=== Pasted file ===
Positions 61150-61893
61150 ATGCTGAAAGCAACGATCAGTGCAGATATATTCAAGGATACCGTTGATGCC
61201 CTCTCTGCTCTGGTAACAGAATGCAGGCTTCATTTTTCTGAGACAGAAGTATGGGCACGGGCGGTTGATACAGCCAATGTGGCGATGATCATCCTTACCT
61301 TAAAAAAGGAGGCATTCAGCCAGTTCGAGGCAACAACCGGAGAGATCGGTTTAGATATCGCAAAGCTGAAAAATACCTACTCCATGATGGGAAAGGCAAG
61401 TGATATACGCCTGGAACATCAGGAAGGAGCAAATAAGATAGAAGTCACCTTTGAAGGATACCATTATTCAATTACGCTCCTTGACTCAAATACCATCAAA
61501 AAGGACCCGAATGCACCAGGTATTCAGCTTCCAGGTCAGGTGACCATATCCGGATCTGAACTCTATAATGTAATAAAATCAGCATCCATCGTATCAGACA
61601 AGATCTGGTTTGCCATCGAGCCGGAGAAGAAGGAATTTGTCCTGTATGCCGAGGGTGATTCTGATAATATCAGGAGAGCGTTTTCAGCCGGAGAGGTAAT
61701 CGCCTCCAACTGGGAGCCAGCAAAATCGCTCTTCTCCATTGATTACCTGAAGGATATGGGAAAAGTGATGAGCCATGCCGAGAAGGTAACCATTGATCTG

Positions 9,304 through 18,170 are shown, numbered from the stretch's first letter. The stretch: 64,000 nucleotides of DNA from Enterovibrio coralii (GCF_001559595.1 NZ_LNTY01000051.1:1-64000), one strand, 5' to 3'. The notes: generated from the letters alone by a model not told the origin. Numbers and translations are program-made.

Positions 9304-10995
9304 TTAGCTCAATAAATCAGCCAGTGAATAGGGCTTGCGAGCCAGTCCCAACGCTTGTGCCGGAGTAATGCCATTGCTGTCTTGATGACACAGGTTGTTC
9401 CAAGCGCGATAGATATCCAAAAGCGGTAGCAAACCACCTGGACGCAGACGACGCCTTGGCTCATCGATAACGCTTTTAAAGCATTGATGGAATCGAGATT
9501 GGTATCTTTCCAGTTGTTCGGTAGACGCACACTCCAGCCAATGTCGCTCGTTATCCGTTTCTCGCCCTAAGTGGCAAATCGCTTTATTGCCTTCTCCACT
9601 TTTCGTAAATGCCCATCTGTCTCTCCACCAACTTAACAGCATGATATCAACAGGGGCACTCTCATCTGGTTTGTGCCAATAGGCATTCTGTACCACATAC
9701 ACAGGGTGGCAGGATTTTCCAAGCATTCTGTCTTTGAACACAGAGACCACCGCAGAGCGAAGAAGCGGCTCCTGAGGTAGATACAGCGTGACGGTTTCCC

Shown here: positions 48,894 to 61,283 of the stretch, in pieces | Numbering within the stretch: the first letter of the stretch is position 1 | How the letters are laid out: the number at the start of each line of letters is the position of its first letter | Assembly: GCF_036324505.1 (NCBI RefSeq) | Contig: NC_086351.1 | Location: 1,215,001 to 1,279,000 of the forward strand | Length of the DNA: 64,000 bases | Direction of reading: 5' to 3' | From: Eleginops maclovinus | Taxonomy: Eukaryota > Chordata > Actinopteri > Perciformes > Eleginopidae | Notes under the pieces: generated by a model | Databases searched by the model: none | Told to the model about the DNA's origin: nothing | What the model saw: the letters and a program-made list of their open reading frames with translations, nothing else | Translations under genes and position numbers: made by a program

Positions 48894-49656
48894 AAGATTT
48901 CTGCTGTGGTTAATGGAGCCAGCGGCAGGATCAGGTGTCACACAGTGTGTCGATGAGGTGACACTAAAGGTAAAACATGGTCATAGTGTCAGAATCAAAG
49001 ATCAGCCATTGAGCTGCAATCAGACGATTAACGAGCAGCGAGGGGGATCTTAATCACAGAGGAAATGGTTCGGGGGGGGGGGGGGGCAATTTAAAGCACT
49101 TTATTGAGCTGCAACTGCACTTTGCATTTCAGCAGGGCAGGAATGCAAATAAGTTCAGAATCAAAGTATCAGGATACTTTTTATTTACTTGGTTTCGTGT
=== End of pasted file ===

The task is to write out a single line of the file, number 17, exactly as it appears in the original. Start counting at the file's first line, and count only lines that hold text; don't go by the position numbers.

Positions 48894-49656